Bermondsey, Surrey Family History Guide

Bermondsey comprises of the following parishes:

Nonconformists include: Baptist, Church of Jesus Christ of Latter-day Saints, General Baptist, Independent/Congregational, Particular Baptist, Peculiar Baptist, Plymouth Brethren, Roman Catholic, Strict Baptist, Wesleyan Methodist, and Wesleyan Methodist Association.

Historical Descriptions

The Imperial Gazetteer of England & Wales 1870

BERMONDSEY, a parish and a district in Southwark borough, Surrey. The parish lies on the right bank of the Thames, below London bridge, between Southwark proper and Rotherhithe; and is in the postal district of London S.E., and traversed by the Greenwich railway. Acres, 688; of which 27 are water. Real property, £155,629. Pop. in 1841, 34,947; in 1861, 58,355. Houses, 8,220. Large portion of the surface is covered with compact town, suburban to London. A quondam island or “eye,” belonging to a Saxon chief Beormund, seems to have given rise to the name Bermondsey, originally Beormund’s-eye, then Bermundesye. A Cluniac Abbey was founded here, in 1082, by Aylwin Child of London; endowed with the surrounding manor by William Rufus; made the prison and the death-place of the widowed queen of Edward IV.; given, at the dissolution, to Sir Robert Southwell; and sold, the same year, to Sir Thomas Pope. A magnificent mansion speedily superseded the Abbey church; and was afterwards inhabited by Thomas Ratcliffe, Earl of Sussex, who died here in 1583. A gate of the Abbey and some other remains were standing within the present century; but the only memorial of it now is the name of Abbey-street. Two ancient hospitals, dedicated to St. Saviour and St. Thomas, stood adjacent. A chalybeate well, some distance SE of the Abbey’s site, came into repute about 1770; and though now built over, is commemorated in the name of the Spa road. Numerous watercourses or mill-streams, rising and falling with the tidal current of the Thames, early attracted manufacturers of the classes requiring their aid; but gave rise to noxious effluvia, and were converted into sewers under the sanitary regulations consequent on the ravages of Asiatic cholera. The suburb was long one of the filthiest seats connected with London; but has, of late years, been greatly improved. One part of it, called Jacob’s Island, the scene of Bill Sykes’s death in “Oliver Twist,” is still pre-eminently bad. The chief employments are Leather-working, ship-building, and hat-making; but other employments are numerous. A tract on the S is disposed in very productive market gardens.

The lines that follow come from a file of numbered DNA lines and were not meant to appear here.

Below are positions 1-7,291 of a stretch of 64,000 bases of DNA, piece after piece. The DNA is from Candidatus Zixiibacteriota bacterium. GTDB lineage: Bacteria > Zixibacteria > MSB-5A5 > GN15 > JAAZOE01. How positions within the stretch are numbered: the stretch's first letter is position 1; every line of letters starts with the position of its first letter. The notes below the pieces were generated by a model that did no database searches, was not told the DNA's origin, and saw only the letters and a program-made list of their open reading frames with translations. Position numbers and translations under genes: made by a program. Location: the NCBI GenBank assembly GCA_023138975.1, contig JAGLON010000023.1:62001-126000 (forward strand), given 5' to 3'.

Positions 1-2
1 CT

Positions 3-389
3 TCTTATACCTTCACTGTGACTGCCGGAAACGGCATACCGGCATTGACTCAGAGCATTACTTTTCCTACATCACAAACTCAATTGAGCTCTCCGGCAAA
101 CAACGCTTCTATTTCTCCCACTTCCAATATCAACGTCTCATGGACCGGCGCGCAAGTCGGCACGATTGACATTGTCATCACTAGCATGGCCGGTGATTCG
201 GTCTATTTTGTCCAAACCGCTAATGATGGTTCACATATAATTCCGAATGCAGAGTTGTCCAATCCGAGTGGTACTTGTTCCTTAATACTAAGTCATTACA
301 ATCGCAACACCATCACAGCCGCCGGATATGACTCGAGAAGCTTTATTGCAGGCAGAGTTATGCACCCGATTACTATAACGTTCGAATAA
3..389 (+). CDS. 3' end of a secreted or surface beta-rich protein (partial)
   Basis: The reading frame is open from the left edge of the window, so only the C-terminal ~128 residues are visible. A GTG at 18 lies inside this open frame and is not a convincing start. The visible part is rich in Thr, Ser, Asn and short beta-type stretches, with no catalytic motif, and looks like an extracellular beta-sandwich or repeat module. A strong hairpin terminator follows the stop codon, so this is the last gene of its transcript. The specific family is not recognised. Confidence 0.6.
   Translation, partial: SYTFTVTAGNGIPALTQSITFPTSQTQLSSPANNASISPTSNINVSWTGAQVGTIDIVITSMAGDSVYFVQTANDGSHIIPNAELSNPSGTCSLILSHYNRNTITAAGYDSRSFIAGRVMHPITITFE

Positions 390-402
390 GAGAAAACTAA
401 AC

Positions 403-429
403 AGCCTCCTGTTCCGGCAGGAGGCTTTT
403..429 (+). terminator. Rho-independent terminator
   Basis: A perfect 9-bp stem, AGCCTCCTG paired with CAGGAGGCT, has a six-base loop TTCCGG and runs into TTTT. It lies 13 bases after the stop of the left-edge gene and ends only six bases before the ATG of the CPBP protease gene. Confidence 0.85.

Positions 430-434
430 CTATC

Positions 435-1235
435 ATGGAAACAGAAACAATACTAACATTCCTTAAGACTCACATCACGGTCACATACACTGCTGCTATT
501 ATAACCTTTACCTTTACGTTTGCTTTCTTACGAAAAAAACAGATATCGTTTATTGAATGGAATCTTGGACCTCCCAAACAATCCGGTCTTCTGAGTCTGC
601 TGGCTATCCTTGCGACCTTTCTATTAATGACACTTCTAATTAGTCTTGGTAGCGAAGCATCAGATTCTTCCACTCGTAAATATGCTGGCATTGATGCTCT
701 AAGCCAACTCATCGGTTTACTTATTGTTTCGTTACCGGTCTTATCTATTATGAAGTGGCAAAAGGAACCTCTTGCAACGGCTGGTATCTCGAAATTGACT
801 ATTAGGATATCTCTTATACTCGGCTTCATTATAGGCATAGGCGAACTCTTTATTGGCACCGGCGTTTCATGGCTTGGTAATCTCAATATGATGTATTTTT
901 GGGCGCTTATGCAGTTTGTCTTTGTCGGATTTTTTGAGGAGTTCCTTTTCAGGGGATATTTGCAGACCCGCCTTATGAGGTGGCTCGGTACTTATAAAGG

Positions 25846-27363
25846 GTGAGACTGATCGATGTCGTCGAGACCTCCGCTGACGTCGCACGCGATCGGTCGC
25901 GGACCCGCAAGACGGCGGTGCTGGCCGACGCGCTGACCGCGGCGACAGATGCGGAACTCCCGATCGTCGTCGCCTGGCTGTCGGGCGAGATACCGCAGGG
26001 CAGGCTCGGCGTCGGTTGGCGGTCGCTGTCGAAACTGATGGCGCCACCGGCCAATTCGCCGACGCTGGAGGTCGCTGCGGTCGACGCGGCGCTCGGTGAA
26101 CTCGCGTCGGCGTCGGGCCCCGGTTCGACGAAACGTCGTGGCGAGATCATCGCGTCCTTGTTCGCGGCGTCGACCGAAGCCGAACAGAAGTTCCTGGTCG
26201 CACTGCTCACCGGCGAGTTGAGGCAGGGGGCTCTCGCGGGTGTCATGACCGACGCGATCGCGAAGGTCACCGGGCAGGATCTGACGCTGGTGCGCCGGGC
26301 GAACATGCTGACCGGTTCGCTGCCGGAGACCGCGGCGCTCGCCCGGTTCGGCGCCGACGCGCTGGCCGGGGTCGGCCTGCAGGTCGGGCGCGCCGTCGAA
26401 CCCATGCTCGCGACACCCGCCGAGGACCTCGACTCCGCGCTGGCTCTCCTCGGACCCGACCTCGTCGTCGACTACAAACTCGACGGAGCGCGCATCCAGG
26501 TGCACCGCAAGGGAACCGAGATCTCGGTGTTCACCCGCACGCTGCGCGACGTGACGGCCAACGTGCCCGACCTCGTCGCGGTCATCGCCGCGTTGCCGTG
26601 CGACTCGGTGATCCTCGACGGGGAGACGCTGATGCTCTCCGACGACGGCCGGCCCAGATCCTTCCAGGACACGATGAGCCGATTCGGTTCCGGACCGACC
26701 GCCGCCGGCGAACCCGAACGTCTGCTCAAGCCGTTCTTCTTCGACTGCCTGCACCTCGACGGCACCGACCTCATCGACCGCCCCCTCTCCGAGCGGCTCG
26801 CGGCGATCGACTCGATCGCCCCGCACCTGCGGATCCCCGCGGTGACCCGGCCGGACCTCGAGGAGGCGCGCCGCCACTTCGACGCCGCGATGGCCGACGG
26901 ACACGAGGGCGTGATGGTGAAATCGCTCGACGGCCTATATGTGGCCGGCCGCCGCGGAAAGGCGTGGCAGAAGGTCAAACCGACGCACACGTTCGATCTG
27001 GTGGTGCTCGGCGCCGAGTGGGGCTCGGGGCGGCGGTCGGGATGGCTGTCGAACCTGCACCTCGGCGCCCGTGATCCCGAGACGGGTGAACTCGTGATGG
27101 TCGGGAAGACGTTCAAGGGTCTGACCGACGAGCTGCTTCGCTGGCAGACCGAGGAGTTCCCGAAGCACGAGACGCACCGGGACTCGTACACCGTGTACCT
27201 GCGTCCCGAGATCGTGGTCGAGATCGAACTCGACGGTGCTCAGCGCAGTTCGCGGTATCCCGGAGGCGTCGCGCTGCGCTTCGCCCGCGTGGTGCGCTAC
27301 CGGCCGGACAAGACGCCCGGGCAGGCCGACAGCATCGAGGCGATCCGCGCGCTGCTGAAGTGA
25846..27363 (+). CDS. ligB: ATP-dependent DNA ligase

The living is a rectory in the diocese of Winchester. Value, £300. Patron, Mrs. Ram. The church is a plain structure of 1680, on the site of one which stood at the Conquest; and it has, among its communion plate, a richly chased silver salver, supposed to be of the time of Edward II., and to have belonged to the Cluniac Abbey. Three chapelries, all vicarages, St. James, Christ Church, and St. Paul, were constituted in respectively 1840, 1845, and 1846. Value of each, £300. Patron of St. James, the Rector; of Christ Church and St. Paul, alternately the Crown and the Bishop. St. James church was built in 1829, at a cost of £21,412; and is a handsome structure, with an Ionic portico and a tower, after designs by Savage. Christ Church was built in 1848, at a cost of £4,870; and is in the Romanesque style. The total places of worship in 1851 were 5 of the Church of England, with 5,313 sittings; 2 of Independents, with 1,500 s.; 7 of Baptists, with 1,980 s.; 2 of Wesleyan Methodists, with 1,972 s.; 2 of the Wesleyan Association, with 370 s.; 1 undefined, with 70 s.; and 1 of Roman Catholics, with 1,250 s. There is also a convent of the Sisters of Mercy. The schools in 1851 were 13 public day schools, with 3,081 scholars; 132 private day schools, with 3,277 s.; 14 Sunday schools, with 3,237 s.; and 5 evening schools for adults, with 252 s. One of the public schools has an endowed income of £213; another has £98; and other charities have £179.

The district is conterminate with the parish, and is divided into St. James, St. Mary Magdalene, and Leather-Market. Poor-rates in 1866, £25,638. Marriages in 1866, 617; births, 2,897, of which 79 were illegitimate; deaths, 1,623, of which 891 were at ages under 15 years, and 20 at ages above 85 years. Marriages in the ten years 1851-60, 4,341; births, 21,152; deaths, 13,228. St. James subdistrict is conterminate with St. James chapelry. Acres, 454; of which 27 are water. Pop., 25,154. Houses, 3,630. St. Mary Magdalene subdistrict extends from the parish boundary, crossing Swan-street, near the Kent-road, along the E side of Swan-street and Pages-walk and the S side of the Grange-road, Star-corner, and Bermondsey-street to Crucifix-lane; thence along the parish boundary to Artillery-street, Church-street, and Russell-street to Dockhead; thence to Gedling-street and the Neckinger-road to the Spa-road, and along the Spa-road, Grange-road, and Upper Grange-road; and thence along the parish boundary to Swan-street. Acres, 142. Pop., 16,505. Houses, 2,195. Leather-Market subdistrict commences at the parish boundary, crossing Swan-street, near the Kent-road, and comprises the space in a line to run from that point and encompassing the W side of Swan-street, Pages-walk, Grange-road, Star-corner, Bermondsey-street, into Snows-fields, and following the parish boundary there into Crosby-row, crossing Long-lane, Baalzephon-street, and the New-road up to Swan-street again. Acres, 92. Pop., 16,696. Houses, 2,395.

Source: The Imperial Gazetteer of England & Wales [Wilson, John M]. A. Fullarton & Co. N. d. c. [1870-72].

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